Published: 2019-02-27

Knowledge, attitude and practices of medical students about self-medication for acne

Hemant V. Talanikar, Jayshree J. Upadhye


Background: Acne is most prevalent in adolescent girls. Self-medication for acne is most common in medical students. This study was done to evaluate the knowledge, reason, perception and pattern of self-medication for acne among undergraduate medical students.

Methods: A cross-sectional study included medical students of the second phase and final phase (part I and part II). A pretested questionnaire was given to them which included questions on knowledge, attitude and practice about self-medication for acne.

Results: In present study, out of 200 girls, 142 (71%) girls were affected with acne while 58 (29%) were not affected by acne. A112 (56%) girls were using allopathic medicines, 32 (16%) girls were using homeopathic medicines, 28 (14%) girls were using ayurvedic medicines while 28 (14%) girls were using other non-specific things. clindamycin was used by 104 (52%) girls, adapalene + benzoyl peroxide gel was used by 26 (13%) girls, clindamycin + nicotinamide gel was used by 12 (6%) girls, toothpaste was used by 42 (24%) girls while Aloe vera gel was used by 76 (38%) of girls. The reason for self-medication was mild nature of illness in 130 (65%)  of girls, 96 (48%) girls did it to save the time, over the counter availability of medicines was the cause in 88 (44%) of girls, getting medicines from their previous prescription was seen in 52 (26%) of girls, 64 (32%) of girls did it to save the cost of consultation, 44 (22%) did it after getting knowledge from pharmacology book while 30 (15%) of girls felt embarrassed to tell their own symptoms.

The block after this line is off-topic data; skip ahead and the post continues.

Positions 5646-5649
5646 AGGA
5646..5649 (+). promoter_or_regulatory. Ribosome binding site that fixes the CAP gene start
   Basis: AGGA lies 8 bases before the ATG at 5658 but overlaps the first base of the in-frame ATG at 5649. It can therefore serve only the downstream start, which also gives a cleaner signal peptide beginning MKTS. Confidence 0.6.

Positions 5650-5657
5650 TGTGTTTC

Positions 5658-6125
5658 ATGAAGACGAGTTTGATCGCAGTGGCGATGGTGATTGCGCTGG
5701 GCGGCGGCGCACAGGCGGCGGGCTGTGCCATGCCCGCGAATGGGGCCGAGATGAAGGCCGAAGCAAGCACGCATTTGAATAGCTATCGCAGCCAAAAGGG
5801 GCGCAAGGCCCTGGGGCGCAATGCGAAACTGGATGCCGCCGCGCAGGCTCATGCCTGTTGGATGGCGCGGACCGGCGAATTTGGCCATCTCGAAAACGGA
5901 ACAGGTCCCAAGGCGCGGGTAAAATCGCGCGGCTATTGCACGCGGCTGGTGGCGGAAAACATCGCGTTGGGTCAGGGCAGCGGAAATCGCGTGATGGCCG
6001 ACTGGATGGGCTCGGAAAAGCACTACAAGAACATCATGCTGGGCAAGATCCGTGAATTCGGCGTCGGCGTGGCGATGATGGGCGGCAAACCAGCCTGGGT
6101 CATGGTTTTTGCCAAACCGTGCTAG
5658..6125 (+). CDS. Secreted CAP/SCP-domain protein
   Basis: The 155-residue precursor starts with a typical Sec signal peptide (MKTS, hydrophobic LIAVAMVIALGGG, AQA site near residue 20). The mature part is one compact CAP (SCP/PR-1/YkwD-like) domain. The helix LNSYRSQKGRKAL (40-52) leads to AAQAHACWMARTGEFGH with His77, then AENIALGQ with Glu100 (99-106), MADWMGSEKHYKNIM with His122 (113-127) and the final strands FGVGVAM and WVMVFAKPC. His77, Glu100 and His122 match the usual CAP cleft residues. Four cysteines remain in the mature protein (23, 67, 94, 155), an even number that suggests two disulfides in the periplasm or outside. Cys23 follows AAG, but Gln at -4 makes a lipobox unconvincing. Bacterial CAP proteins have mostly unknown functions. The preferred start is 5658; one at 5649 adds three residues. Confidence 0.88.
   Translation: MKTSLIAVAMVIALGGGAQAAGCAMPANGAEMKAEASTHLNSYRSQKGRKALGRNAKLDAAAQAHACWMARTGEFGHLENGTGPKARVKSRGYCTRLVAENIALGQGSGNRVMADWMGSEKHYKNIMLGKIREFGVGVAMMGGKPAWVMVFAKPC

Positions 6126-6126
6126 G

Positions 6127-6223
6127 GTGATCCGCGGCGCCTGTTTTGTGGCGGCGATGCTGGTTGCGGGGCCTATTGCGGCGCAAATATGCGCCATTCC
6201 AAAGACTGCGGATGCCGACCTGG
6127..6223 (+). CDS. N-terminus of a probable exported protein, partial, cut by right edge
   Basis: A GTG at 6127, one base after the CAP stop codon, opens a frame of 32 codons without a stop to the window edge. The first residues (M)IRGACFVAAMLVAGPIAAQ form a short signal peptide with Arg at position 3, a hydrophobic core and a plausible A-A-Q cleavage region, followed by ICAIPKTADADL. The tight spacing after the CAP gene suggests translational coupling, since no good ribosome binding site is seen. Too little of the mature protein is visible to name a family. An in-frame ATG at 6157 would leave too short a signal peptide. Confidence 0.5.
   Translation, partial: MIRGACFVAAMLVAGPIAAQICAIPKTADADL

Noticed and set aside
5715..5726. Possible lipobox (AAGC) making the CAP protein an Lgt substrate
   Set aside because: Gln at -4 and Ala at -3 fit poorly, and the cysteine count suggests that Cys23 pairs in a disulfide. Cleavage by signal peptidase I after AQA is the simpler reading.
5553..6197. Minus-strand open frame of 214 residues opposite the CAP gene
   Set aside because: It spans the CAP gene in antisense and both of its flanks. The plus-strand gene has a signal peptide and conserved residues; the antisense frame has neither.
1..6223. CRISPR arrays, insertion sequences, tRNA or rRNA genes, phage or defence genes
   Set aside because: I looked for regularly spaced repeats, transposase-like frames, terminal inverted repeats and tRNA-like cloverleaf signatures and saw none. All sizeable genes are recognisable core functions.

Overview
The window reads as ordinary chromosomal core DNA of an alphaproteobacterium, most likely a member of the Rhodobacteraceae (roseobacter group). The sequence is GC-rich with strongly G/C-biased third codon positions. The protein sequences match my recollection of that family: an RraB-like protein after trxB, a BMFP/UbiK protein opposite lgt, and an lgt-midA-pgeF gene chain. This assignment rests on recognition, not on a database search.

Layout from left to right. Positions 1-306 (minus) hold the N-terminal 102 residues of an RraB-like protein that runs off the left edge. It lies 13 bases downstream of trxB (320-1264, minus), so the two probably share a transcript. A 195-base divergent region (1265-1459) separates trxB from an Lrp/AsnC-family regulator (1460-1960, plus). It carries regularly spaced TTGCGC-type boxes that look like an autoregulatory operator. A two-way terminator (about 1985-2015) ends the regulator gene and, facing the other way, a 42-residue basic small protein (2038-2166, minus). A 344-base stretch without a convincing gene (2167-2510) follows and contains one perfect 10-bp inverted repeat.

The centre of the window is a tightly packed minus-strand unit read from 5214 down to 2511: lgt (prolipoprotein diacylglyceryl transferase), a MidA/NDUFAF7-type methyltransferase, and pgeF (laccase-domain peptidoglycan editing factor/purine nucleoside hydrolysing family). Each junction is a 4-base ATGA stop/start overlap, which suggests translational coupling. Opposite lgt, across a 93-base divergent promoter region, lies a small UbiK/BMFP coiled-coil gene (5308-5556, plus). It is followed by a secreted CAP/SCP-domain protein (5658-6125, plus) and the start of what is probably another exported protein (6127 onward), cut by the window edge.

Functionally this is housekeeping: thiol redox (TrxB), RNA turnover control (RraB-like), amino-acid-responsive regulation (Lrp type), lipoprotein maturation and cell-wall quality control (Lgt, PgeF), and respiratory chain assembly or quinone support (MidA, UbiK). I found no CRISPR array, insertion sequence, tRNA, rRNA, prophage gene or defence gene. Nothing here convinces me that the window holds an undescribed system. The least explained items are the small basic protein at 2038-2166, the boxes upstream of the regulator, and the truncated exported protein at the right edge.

Conclusions: Self-medication for acne is quite high among medical students. Self-medication is part of self-care so it should be encouraged for minor illness. But should be based on thorough knowledge and restricted to over the counter drugs.


Acne, Medical students, Self-medication

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